you can restore and recover it. Integration You use the following tools for database backup: Tool Use Routine backups: DBA Planning Calendar – in the DBA Cockpit of the SAP system     Backup of database files Backup of offline redo log files Backing Up the Database with BR*Tools Backing Up the Offline Redo Log Files with BR*Tools Backup and Database Copy with BR*Tools – uses the BR*Tools character or graphical user interface BRBACKUP BRARCHIVE Oracle Recovery Manager (RMAN) – integrated with BRBACKUP and BRARCHIVE Prerequisites Backup of database files Backup of offline redo log files Backup. BRRESTORE.  BRGUI . We recommend you to use the BR*Tools menus for restore and recovery because BR*Tools guides you through the necessary steps. you can use the tools BRBACKUP. in the event of failure. see Why Back Up the Database? and What Needs Backing Up? Activities You can perform backups in the following ways:   DBA Planning Calendar for routine backups The menus in BR*Tools BRTOOLS calls the tools BRBACKUP. or BRRECOVER as necessary to complete the task you have chosen. BRRESTORE.  The command line In this way. see Backup Overview. For more information. but this requires expert knowledge. BRARCHIVE. BRARCHIVE. restore.Database Backup You need to regularly back up your Oracle database so that. Recommendation We recommend you to use the DBA Planning Calendar for routine backup because this enables you to automatically schedule the backup. or BRRECOVER. and recovery You familiarize yourself with the above tools and make sure that you regularly back up the entire database. Features   BRBACKUP backs up database files BRARCHIVE backs up offline redo log files For more information.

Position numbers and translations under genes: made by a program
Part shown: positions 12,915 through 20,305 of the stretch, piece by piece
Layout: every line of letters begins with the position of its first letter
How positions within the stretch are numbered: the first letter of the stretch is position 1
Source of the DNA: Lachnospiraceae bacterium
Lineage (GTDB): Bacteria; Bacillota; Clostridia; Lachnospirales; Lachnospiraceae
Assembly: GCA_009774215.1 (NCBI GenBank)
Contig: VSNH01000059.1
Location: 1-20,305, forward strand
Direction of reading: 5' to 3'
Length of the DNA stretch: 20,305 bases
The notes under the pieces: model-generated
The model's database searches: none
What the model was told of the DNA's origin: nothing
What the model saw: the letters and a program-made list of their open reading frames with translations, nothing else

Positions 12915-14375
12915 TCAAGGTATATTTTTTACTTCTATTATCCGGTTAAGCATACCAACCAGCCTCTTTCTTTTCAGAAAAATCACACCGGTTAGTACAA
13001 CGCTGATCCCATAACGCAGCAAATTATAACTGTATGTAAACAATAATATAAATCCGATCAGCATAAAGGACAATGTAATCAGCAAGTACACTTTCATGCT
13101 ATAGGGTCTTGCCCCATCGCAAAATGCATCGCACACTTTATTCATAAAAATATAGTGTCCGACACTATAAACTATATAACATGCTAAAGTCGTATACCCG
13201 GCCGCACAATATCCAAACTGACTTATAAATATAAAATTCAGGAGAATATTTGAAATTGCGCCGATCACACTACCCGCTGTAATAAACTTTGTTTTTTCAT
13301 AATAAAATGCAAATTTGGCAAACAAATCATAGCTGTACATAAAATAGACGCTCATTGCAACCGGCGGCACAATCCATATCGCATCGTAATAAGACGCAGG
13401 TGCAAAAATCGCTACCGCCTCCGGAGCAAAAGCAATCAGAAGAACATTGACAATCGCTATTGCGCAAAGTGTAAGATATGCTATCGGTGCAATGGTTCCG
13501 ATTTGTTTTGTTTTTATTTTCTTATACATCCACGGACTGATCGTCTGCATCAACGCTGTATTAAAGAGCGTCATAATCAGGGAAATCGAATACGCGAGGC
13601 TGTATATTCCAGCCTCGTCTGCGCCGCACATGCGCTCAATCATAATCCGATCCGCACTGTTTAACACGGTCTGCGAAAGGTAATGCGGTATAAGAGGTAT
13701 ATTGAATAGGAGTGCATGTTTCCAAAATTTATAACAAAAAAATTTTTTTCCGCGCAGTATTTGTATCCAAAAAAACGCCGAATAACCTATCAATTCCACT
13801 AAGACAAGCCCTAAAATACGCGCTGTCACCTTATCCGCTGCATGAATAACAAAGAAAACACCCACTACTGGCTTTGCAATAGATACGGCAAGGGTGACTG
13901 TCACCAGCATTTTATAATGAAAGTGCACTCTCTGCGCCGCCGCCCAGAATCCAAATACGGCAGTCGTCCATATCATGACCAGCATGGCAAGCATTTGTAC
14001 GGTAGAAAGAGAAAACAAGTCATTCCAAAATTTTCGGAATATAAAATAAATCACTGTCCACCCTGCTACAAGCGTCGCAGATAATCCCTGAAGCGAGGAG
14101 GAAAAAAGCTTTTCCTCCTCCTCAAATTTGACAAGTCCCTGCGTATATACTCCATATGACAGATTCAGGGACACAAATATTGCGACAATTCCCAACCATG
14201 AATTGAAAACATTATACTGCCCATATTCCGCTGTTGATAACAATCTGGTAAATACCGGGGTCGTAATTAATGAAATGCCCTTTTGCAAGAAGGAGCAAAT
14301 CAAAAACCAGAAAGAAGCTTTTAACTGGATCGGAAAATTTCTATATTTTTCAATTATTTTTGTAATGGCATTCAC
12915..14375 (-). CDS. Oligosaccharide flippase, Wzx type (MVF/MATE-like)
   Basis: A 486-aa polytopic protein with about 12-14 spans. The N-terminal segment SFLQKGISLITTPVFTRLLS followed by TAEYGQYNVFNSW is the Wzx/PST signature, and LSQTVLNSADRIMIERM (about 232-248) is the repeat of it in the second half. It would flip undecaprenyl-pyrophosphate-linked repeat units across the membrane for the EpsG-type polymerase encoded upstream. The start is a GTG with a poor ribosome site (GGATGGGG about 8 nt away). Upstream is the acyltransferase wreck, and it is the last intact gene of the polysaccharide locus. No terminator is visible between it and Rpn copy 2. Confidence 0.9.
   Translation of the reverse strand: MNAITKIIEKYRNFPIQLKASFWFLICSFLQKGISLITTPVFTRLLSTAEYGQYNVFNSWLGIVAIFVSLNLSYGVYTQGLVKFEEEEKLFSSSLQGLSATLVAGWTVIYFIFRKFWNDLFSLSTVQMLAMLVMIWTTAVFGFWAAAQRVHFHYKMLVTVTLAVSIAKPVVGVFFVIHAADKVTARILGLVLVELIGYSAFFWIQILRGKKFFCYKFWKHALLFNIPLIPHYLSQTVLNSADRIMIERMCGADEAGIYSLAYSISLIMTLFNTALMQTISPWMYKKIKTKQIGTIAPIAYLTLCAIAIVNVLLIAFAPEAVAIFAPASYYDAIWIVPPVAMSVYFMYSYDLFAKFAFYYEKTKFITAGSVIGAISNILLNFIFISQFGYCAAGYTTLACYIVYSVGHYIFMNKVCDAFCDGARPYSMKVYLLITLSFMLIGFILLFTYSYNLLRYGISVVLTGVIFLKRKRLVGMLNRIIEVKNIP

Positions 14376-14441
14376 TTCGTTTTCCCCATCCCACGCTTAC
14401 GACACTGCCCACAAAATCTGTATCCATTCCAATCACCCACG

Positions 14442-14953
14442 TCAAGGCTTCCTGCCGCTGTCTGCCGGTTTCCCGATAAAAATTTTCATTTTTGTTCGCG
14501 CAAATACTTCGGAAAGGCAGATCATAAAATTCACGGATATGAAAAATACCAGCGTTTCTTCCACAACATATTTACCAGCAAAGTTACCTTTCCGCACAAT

seek support from SAP. Caution Always analyze the problem carefully before attempting to recover your database. The following graphic shows an overview of the restore and recovery process: . especially after you have modified the production system. Recommendation We strongly recommend you to practice restore and recovery on a test system as similar as possible to your production system. Repeat this regularly. If in doubt. The business costs of an incorrect or delayed recovery can easily outweigh consultancy fees.Restore and Recovery This section helps you to develop an approach to restore and recover of your Oracle database in the event of failure.